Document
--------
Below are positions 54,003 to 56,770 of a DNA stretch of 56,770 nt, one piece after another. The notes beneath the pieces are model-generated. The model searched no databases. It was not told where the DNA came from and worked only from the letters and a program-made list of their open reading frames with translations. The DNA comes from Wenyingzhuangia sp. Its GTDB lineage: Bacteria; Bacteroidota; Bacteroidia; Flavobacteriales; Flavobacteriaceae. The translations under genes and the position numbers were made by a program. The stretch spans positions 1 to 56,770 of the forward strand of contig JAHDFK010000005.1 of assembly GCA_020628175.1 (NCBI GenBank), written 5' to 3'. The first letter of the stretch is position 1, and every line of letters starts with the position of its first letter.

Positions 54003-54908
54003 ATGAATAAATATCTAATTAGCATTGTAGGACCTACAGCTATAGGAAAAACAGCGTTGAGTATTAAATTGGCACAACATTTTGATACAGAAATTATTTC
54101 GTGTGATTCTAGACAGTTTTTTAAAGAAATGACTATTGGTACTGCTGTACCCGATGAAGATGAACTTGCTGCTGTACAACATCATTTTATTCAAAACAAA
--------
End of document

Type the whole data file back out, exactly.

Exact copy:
Below are positions 54,003 to 56,770 of a DNA stretch of 56,770 nt, one piece after another. The notes beneath the pieces are model-generated. The model searched no databases. It was not told where the DNA came from and worked only from the letters and a program-made list of their open reading frames with translations. The DNA comes from Wenyingzhuangia sp. Its GTDB lineage: Bacteria; Bacteroidota; Bacteroidia; Flavobacteriales; Flavobacteriaceae. The translations under genes and the position numbers were made by a program. The stretch spans positions 1 to 56,770 of the forward strand of contig JAHDFK010000005.1 of assembly GCA_020628175.1 (NCBI GenBank), written 5' to 3'. The first letter of the stretch is position 1, and every line of letters starts with the position of its first letter.

Positions 54003-54908
54003 ATGAATAAATATCTAATTAGCATTGTAGGACCTACAGCTATAGGAAAAACAGCGTTGAGTATTAAATTGGCACAACATTTTGATACAGAAATTATTTC
54101 GTGTGATTCTAGACAGTTTTTTAAAGAAATGACTATTGGTACTGCTGTACCCGATGAAGATGAACTTGCTGCTGTACAACATCATTTTATTCAAAACAAA